It was altogether, quite fitting that the newly-reformed Rensselaer Orchestra’s first concert took place on a chilly, gray afternoon, considering the thematic elements of the music programmed.
The orchestra, which was formerly a part of the Rensselaer Music Association, is now under the School of Humanities, Arts, and Sciences here at the Rensselaer Polytechnic Institute. The performance was the first for the newly re-formed orchestra, and the first performance conducted by Nicholas DeMaison.
The repertoire for the performance was rather varied—ranging from jarring in Tenney’s “Swell Piece No. 1,” to grand in Beethoven’s “Coriolan Overture,” to an oxymoronic writhing calm in “Interdependence” from Oliveros’s Meditation No. 3.
The concert was finished off with a melodious interpretation of Tchaikovsky’s Symphony No. 2, or the “Little Russian.” The event got off to a quiet, almost hesitant start, with the lights dimmed low. As the piece grew in complexity into a cacophony of sound, the electronic reverberation grew organically with the music, before the piece morphed into the “Coriolan Overture.” The grand tones swirled through the air, evocating visions of the tale of victory, conflict, and finally, death.
The lights dimmed again as the orchestra plunged into Oliveros’s Meditation, with chords flying between sections, swooping glissandos and hard, firm staccatos.
The two atonal pieces created something akin to a cocoon of sound, encapsulating Beethoven’s work, similar to the cocoon that the concert hall provided in comparison to the wind and snow that fell outside. The first three pieces were played seamlessly together as one, with reverberating electronics and mood lighting adding an ethereal quality to Tenney’s and Oliveros’s works.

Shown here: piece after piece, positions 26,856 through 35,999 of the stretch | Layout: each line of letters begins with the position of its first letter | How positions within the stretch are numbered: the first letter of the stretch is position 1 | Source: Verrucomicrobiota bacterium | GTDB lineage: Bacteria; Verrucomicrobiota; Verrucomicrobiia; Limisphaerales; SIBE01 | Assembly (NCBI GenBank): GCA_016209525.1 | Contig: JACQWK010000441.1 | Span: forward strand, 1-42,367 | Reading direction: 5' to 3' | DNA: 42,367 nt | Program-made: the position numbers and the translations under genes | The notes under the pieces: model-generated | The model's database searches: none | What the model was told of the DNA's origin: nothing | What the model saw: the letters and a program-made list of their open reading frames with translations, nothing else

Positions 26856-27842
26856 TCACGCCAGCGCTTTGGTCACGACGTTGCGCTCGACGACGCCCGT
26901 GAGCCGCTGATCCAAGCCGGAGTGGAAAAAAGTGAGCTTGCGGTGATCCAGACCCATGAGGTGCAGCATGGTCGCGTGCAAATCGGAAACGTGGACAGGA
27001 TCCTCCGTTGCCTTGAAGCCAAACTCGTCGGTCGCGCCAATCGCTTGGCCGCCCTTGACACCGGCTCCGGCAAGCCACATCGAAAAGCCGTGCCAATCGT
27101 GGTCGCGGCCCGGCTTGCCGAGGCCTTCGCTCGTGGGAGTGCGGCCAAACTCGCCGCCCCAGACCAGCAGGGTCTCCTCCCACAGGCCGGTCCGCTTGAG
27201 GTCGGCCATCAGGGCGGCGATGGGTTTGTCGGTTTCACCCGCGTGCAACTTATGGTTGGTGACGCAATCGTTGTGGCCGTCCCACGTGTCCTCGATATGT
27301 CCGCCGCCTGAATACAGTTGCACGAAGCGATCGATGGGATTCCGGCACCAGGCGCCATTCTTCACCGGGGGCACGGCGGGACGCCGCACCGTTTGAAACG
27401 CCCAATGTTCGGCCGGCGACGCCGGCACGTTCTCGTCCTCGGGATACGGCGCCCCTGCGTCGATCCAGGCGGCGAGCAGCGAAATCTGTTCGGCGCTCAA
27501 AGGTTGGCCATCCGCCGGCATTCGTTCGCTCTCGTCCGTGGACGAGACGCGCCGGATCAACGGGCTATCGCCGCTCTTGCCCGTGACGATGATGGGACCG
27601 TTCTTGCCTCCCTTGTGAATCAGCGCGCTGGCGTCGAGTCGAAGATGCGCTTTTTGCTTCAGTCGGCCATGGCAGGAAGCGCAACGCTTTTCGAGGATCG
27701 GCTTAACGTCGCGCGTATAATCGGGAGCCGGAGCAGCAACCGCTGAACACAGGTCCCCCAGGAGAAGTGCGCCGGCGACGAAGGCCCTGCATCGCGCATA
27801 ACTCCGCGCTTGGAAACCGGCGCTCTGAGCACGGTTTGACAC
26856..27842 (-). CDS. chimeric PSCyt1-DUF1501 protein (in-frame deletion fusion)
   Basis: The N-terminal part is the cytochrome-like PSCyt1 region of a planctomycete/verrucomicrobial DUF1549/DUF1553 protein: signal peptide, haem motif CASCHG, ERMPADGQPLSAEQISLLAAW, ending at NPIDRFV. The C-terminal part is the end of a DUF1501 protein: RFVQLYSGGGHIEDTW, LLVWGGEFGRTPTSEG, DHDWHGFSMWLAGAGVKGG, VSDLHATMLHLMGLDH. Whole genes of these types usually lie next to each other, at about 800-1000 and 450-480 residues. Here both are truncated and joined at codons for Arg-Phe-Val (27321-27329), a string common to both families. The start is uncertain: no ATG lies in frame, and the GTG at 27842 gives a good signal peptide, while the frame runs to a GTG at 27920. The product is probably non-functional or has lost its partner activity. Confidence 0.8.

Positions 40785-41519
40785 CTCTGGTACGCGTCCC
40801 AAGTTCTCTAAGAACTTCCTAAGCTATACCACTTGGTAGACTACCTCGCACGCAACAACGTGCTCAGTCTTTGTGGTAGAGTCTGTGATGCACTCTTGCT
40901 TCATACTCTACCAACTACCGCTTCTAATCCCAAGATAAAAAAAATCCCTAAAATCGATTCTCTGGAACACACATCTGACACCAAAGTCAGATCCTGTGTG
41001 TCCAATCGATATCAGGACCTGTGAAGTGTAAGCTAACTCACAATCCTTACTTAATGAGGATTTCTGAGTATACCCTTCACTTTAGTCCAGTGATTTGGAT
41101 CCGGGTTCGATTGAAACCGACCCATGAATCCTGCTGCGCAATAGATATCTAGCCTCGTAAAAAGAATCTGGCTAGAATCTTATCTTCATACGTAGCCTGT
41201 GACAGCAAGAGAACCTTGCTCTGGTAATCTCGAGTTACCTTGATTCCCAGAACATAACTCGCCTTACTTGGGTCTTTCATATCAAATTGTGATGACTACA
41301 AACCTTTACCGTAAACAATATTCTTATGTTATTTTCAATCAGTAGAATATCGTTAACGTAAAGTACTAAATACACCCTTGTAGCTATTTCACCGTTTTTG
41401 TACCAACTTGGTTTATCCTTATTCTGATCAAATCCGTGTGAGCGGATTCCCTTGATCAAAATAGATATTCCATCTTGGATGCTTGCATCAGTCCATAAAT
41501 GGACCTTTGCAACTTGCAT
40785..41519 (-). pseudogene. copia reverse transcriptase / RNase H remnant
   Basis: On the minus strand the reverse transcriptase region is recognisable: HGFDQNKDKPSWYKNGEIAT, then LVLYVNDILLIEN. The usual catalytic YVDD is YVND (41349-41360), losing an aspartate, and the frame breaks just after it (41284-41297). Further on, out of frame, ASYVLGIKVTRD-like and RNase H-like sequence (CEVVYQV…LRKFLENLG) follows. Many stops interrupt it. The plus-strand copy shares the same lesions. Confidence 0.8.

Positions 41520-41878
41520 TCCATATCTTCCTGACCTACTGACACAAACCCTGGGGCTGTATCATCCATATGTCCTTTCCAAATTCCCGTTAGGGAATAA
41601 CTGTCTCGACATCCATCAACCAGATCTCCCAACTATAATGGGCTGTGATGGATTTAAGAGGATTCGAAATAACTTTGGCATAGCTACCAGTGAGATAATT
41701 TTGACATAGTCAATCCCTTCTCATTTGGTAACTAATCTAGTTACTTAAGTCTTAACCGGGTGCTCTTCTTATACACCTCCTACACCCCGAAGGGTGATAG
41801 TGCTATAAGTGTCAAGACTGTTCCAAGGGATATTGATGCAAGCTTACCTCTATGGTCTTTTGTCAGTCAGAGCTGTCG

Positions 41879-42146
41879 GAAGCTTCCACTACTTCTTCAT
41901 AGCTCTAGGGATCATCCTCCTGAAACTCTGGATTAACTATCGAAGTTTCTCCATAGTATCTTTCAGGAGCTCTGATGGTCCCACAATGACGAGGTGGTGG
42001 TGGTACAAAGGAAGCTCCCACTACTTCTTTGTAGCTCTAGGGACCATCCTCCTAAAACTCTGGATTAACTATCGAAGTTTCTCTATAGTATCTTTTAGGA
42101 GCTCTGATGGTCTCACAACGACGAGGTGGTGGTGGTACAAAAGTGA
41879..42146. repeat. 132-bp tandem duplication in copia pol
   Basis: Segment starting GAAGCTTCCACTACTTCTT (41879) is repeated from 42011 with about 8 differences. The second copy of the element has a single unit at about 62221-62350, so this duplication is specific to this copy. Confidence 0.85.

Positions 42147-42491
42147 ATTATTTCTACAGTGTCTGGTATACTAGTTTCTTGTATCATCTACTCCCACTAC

Despite full and colorful notes, however, there was a fair share of fuzzy parts. Balance was often an issue, with the strings often being completely overwhelmed by the brass, and the woodwinds often had difficulty keeping up with the rest of the musicians, volume-wise. High notes were often squirrely, and some parts of the pieces were occasionally bereft of coordination inside and between sections. The first half of the concert ended calmly.
One might wonder if, despite its reputation as one of the most acoustically perfect concert halls in North America, some of the issues were caused by position within the hall itself. Sound from the strings may have been overpowered by the sound of the brass reflecting off the curved ceiling of the side balcony where I was sitting, and it may have been further blocked for those sitting in the orchestra level by virtue of the brass being in the back.
Whatever difficulties occurred in the first half, however, began to disappear by the end of the intermission.
Perhaps it was the unconventional nature of the structure of the concert, or simply nerves, but the Rensselaer Orchestra’s rendition of Tchaikovsky’s second was nothing if not at least decent.
True, some of the problems that showed in the first half reappeared in the second, but they were minor, at best.
The Russian part of the “Little Russian” symphony was fairly evident during the night’s performance—both inside the concert hall and out. As frigid blasts of air and a dusting of snow coated the ground outside, the orchestra’s playing similarly colored the soundscape in the hall. Tones were rich and full, with thick blasts from the brass and light trills from the violins. Balance and tempo, though, were occasionally an issue, the latter especially during syncopated parts.
All in all, however, taking into consideration the level of the orchestra and the current status of the arts at the Institute, it was a good performance.
As always, there are places where improvements could be made, but as of now, I am looking forward to the Rensselaer Orchestra’s joint concert with the Concert Choir on December 15 at 3 pm.